Lawsky’s stunning move, which included releasing embarrassing communications and details of the bank’s alleged defiance of U.S. sanctions against Iran, is rewriting the playbook on how foreign banks settle cases involving the processing of shadowy funds tied to sanctioned countries. In the past, such cases have usually been settled through negotiation - with public shaming kept to a minimum.
- In 2010, for example, Barclays Plc paid $298 million in a settlement with regulators including the Treasury Department’s sanctions regulator and the Manhattan district attorney’s office. The bank, in settlement documents, said it cooperated in the probe.
- Barclays, like Standard Chartered, was advised by Sullivan & Cromwell, known as the go-to New York law firm for banks facing regulatory scrutiny. The Barclays settlement, while receiving news coverage, was a fairly bland document that listed the bank’s transactions but few insider details, such as emails. Other banks, including Credit Suisse and ING, have settled in much the same way with U.S. regulators.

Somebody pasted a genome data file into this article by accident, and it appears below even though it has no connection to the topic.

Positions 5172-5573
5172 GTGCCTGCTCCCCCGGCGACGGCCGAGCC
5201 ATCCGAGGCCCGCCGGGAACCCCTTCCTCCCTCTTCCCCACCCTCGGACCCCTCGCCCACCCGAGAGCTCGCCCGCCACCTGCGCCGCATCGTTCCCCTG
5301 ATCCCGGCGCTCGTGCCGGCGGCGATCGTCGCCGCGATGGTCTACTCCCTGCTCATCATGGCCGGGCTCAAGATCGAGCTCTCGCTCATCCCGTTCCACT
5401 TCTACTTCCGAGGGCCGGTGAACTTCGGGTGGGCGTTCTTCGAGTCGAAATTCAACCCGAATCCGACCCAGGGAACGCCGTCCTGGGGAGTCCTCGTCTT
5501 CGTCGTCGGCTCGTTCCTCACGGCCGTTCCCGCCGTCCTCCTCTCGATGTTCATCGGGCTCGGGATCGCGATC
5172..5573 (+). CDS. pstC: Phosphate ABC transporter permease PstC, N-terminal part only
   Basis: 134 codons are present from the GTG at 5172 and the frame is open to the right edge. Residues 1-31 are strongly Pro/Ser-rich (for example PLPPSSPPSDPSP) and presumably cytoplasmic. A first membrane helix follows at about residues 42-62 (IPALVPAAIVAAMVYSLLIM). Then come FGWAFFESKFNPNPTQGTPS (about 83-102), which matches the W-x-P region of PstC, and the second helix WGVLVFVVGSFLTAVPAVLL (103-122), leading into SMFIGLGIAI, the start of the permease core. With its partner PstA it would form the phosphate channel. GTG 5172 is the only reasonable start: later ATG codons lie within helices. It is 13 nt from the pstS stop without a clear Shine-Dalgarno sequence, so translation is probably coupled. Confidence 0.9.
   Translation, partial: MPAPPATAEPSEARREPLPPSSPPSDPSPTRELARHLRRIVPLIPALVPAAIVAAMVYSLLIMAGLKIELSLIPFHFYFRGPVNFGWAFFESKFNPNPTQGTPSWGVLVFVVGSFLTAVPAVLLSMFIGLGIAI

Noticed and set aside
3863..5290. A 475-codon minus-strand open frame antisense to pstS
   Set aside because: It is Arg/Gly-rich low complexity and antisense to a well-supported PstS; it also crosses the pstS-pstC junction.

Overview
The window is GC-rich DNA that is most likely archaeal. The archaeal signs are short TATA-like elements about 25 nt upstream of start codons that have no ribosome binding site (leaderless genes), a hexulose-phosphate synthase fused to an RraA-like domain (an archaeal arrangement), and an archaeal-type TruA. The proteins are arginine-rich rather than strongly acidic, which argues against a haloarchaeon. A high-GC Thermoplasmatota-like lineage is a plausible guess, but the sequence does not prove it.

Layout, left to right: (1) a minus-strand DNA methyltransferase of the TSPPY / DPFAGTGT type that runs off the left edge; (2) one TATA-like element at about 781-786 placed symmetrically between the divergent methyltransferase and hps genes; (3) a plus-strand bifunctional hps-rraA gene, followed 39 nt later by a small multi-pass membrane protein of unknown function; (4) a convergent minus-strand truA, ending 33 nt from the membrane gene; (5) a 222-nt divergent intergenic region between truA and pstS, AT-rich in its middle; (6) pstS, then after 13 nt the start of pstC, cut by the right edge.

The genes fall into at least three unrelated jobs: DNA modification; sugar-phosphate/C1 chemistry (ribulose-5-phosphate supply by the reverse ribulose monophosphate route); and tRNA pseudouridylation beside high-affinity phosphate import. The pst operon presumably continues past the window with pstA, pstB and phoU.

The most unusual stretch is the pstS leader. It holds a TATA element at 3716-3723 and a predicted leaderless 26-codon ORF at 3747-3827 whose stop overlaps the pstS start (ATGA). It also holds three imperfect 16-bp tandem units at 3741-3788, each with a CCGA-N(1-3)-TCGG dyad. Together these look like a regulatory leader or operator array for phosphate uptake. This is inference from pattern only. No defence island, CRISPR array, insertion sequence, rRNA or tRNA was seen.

- One area of sharp disagreement between Lawsky and Standard Chartered is just how much in illicit funds is involved. The bank put the value of Iran-related transactions that did not comply with regulations at less than $14 million. Lawsky estimated them at $250 billion.
- While the United States imposed economic sanctions on Iran in 1979, these so-called “U-Turn” transactions were outlawed only in November 2008 amid Treasury Department concerns they were being used to evade sanctions, and that Iran was using banks to fund nuclear and missile development programs. Lawsky’s order alleged that even as some banks exited the U-Turn transactions, Standard Chartered hustled to “take the abandoned market share.”
- Standard Chartered is the third British bank to be ensnared in U.S. law enforcement probes in recent weeks. Barclays in June agreed to pay $453 million to settle U.S. and British probes that it rigged the Libor benchmark, and, a month later, a U.S. Senate panel issued a scathing report criticizing HSBC’s efforts to police suspect transactions, including Mexican drug traffickers.